As of September 9th these poverty weed bushes (Baccharis neglecta) along BMC Drive in Cedar Park hadn’t yet produced any of their own flowers but were adorned with those of Ipomoea cordatotriloba, known as purple bindweed or tievine, which had been having a great time around central Texas for some weeks already, both crawling along the ground and climbing on other things. Notice how the vine was questing into the air in several places, looking to go higher even when there was nothing any higher to latch on to.

© 2016 Steven Schwartzman

Written by Steve Schwartzman

September 21, 2016 at 4:56 AM

Horace’s Duskywing on Drummond’s Clematis

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Horace's Duskywing Butterfly on Clematis drummondii Flowers 0558

In a comment on yesterday’s post about white wild indigo in Illinois, Sherry Felix pointed out the connection to the wild indigo duskywing butterfly. That species is found in Austin, so I’ve probably seen it without recognizing it (what I know about butterflies weighs only as little as one). Still, the mention of duskywings sent me looking back at some photographs I took on June 30 in Great Hills Park, where I’d stopped to check out the flowers on a mound of Clematis drummondii. Also checking them out, though of course for a different purpose, was a dark butterfly that I now take, thanks to a butterfly field guide, to be a Horace’s duskwing, Erynnis horatius.

Written by Steve Schwartzman

July 25, 2016 at 4:49 AM

Scarlet leatherflower

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Scarlet Leatherflower Flower and Leaves 0552

Feast your eyes on the rich red of a scarlet leatherflower, Clematis texensis, at the Doeskin Ranch in Burnet County on April 8. This species is endemic to the southeastern portion of the Edwards Plateau in central Texas; in other words, it’s native nowhere else in the world. On other occasions I’ve found this species in my northwestern part of Austin and even along Onion Creek in southeast Austin, which must be the extreme eastern edge of the plant’s range.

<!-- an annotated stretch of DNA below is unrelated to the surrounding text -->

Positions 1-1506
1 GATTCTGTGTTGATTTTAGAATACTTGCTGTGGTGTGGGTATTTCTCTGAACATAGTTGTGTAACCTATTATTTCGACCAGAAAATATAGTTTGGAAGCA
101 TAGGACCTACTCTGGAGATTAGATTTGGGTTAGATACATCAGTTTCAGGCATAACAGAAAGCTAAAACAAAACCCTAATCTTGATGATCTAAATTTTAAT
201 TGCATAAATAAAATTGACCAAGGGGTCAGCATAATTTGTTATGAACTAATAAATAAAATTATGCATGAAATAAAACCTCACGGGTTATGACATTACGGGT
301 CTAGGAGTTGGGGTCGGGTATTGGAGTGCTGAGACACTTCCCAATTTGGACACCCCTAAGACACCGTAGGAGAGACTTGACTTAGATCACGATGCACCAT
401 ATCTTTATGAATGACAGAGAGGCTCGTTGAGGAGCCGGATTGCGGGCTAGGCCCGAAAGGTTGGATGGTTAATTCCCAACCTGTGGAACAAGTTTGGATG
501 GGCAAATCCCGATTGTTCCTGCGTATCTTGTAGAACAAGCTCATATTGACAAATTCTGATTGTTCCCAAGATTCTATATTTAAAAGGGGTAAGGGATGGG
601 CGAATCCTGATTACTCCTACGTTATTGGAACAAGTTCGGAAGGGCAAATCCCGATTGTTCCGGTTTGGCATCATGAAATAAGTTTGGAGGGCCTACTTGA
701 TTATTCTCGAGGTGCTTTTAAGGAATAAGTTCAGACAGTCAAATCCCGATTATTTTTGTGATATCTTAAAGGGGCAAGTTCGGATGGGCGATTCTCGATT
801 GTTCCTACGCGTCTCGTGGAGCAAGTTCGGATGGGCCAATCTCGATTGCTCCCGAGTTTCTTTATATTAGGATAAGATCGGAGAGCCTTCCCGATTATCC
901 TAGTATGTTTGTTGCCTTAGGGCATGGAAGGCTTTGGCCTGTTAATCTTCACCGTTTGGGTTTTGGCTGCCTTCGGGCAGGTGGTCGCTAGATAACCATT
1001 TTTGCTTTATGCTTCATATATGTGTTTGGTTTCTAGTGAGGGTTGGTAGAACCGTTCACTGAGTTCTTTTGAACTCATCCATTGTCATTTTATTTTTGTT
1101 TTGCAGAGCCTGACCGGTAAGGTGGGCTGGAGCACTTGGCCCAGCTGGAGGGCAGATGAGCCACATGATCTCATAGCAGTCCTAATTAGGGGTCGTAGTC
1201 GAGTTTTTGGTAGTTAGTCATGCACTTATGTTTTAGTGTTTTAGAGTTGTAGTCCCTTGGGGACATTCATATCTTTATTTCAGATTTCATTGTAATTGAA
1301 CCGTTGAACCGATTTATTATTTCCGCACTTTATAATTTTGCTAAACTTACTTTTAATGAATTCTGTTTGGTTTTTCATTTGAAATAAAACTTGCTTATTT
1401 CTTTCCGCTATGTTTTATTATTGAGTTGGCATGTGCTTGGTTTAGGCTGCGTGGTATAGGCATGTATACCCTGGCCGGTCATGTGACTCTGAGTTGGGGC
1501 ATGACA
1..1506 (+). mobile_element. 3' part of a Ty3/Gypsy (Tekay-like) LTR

How different in color and form the flowers of this Clematis species are from those of the much more common C. drummondii. Looking at the flowers and leaves of the two species, you’d never guess that botanists put them in the same genus.

© 2016 Steven Schwartzman

Written by Steve Schwartzman

April 29, 2016 at 5:05 AM

From buds to flowers

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Coral Honeysuckly Flowers 5659

Near the beginning of January I showed you some buds of coral honeysuckle, Lonicera sempervirens, that I’d seen out of season a couple of weeks earlier. When I was at the Arbor Walk Pond on February 22nd I saw some of that same kind of honeysuckle that had flowered and was making a vivid contrast with the blue sky (at least when looked at from down low, about which vantage point I’ve already given you the lowdown). Another name for this wildflower is trumpet honeysuckle; those are some long, long trumpets, don’t you think?

And here’s what some new growth on this kind of vine looked like that day:

Coral Honeysuckle New Growth 5671

© 2016 Steven Schwartzman

Written by Steve Schwartzman

March 20, 2016 at 5:05 AM